As an adult, the most important thing you can do is to leave the experiment in the hands of the student. While you want to be a sounding board or a chauffeur, the safety officer or the cheerleader, it’s their experiment. Whether the hypothesis is proven or disproven, there are results to be analyzed and conclusions to draw.  Even if the wheel fell off the cart, discovering why, and how to prevent it next time, is one step forward in the scientific method or in the engineering design process. This means the goal of the project – to be an independent learning experience – was met.  Success!

It’s time for all students to become more science literate

Informal science education, such as the type of learning a student gets outside of the normal classroom environment by participating in a science fair, provides kids with an in-depth and hands-on look at “real world” science.  While it’s possible that participation in a science fair can open doors for students who have already discovered their abilities and passion for science, it can also help students develop an interest in science which could be important to them no matter which career they choose.

Some of the most important arguments for the Next Generation Science Standards are: 1) American students are falling behind in math and science, performing at levels below students in competitor nations on international tests. In the most recent results, the United States slipped from 25th to 31st in math since 2009; and from 20th to 24th in science; 2) fewer students are pursuing careers in Science, Technology, Engineering and Math (STEM) disciplines, and 3) science is profoundly important to address the problems we’re now facing such as preventing and curing diseases, maintaining supplies of clean water and addressing the energy crisis.

Source: Programme for International Student Assessment, OECD, 2012.

Our collective futures are dependent upon students being interested in science.  The purpose of more science education, broadly expressed as ‘STEM literacy’ is to motivate all students (not just the parents and students who are already a fan of science) to fully engage in the very active practices of science and engineering. Aside from the movement to provide 100,000 STEM teachers over the next decade, the other important reason to help your child become interested in science is that through the Next Generation Science Standards, students will be tested on STEM literacy in school.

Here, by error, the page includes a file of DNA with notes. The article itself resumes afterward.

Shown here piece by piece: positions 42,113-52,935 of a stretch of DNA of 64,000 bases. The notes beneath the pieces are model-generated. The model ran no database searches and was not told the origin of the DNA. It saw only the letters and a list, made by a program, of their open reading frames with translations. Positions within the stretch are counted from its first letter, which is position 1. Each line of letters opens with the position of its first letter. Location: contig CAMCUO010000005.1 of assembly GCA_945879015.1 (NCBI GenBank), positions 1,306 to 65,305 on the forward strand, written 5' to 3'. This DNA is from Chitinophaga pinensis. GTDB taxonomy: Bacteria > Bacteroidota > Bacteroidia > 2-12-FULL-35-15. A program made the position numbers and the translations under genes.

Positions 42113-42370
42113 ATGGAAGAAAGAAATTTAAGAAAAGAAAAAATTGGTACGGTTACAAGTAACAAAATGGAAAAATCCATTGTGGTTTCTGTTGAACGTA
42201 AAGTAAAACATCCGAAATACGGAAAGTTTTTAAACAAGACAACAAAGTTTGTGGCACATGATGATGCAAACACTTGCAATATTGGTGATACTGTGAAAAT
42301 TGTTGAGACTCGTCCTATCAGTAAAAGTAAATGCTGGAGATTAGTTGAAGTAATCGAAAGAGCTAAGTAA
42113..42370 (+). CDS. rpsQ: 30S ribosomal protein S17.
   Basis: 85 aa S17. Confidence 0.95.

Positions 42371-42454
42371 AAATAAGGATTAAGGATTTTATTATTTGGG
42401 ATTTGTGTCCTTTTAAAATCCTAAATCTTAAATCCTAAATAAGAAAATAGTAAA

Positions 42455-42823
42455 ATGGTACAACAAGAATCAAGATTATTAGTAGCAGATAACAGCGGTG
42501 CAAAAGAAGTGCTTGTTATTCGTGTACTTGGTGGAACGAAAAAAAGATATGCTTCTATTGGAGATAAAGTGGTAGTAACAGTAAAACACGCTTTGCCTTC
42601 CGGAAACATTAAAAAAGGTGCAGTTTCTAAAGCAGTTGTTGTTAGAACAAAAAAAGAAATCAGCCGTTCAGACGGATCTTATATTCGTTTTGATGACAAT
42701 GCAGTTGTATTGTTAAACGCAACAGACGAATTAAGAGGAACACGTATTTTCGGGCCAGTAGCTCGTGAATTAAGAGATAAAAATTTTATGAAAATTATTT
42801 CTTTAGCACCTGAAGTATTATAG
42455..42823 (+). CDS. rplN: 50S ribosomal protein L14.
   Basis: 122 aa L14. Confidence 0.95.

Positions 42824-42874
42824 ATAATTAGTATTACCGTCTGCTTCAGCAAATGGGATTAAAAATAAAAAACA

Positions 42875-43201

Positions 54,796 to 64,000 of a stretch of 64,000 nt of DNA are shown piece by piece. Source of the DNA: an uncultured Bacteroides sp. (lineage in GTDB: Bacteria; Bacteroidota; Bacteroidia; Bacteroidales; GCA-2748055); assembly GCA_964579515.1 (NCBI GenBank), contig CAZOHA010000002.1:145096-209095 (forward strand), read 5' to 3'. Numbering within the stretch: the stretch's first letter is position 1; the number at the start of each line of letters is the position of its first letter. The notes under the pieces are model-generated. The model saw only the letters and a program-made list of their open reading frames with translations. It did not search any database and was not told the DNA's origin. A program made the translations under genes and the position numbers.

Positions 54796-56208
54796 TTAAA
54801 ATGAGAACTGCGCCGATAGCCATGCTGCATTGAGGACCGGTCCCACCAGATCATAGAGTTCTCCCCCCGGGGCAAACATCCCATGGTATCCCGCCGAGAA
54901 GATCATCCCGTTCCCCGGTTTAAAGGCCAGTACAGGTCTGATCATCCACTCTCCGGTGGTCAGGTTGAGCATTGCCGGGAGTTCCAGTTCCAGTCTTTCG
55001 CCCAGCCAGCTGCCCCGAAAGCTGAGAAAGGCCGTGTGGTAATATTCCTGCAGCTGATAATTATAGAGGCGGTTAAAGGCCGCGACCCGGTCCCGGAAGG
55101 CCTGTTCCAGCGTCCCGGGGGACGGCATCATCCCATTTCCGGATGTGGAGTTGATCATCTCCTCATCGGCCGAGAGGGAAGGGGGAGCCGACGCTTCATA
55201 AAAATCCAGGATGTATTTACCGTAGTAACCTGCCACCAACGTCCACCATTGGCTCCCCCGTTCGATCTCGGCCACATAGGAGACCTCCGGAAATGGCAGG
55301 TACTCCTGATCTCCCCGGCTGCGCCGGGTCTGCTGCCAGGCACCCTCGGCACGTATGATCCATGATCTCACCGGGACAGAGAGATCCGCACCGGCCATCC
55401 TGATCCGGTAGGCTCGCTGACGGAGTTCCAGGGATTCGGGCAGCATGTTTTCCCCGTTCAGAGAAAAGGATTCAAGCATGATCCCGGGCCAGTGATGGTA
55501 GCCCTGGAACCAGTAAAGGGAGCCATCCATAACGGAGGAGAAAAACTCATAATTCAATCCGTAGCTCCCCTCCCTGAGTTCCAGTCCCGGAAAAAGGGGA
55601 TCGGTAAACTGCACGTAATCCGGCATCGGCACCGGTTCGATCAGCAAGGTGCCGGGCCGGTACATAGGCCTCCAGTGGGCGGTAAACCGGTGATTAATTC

As your child passes through all grade levels, the new Next Generation Science Standards testing will be evaluating your child’s skills and capabilities in areas such as:
1. Asking questions (for science) and defining problems (for engineering)
2. Developing and using models
3. Planning and carrying out investigations
4. Analyzing and interpreting data
5. Using mathematics and computational thinking
6. Constructing explanations (for science) and designing solutions (for engineering)
7. Engaging in argument from evidence
8. Obtaining, evaluating, and communicating information

In essence, the new standards recognize that “science, engineering and technology permeate every aspect of modern life” and that by the time a student graduates high school they “should have sufficient knowledge of science and en­gineering to engage in public discussions on science-related issues, to be critical consumers of scientific information related to their everyday lives, and to be able to continue to learn about science throughout their lives.”

Scientists are no longer just a bunch of old men in white coats with goggles, pens in pocket protectors, grumpy attitudes and an inability to talk about anything other than research.  Elon Musk, at 36 was named Entrepreneur of the Year. Why? Because by then he was already the CEO of Telsa Motors and Solar City, was co-founder of Paypal and was the then head-rocket-designer for SpaceX.  38-year-old Mayim Bialik who plays a neuroscientist on The Big Bang Theory has a PhD in Neuroscience in real life!

A non-scientist – but someone who has an interest in, and an understanding of science – might be the salesperson at the appliance store who can help you select the most cost-effective furnace, or the grocery store clerk who understands the potential for botulism if meat isn’t properly refrigerated, or the politician who’s fighting for a clean-energy policy.

Science is all around us, and it benefits everyone at every age, to become more science literate.

How to create a great…and winning science project

You’re probably at this website because you (or your child) has been assigned to do a science project this year. This is NOT like your other school work and definitely should not be treated the same way.

Doing a science project doesn’t have to be anything like school work. In fact it can be great fun if you choose a topic or project on something that’s really interesting to you like plants or food, or computers or sports? Do you enjoy roller coasters, computer games or dinosaurs? Have you ever asked yourself why something works the way it does? Do you care about the environment or forensic investigations?

Science is all around you. What’s great about a science fair project is you get to create your own question – and, find the answer to it. You can do a science project on anything that interests you. You’re only limited by your own imagination!

It doesn’t matter if you’re in elementary school, middle school or high school, you should go through the same process to pick a topic. The most important thing is to choose a subject that’s interesting and fun for you — and your science fair project won’t be mind-numbing like some of your other schoolwork might be. It will only become a chore if you wait until the last minute to try and get it done.

If you’re genuinely interested in the subject of your science project, then your interest will come through in the quality of your project and, in your interviews with the judges.

Come back and visit our web site over the next several weeks and months, as we create the step by step process to not only survive your science fair experience – but thrive with it.  Next time – help in choosing a topic.

Make sure you also regularly check our Facebook page for on-going ideas and information about other competitions you can enter.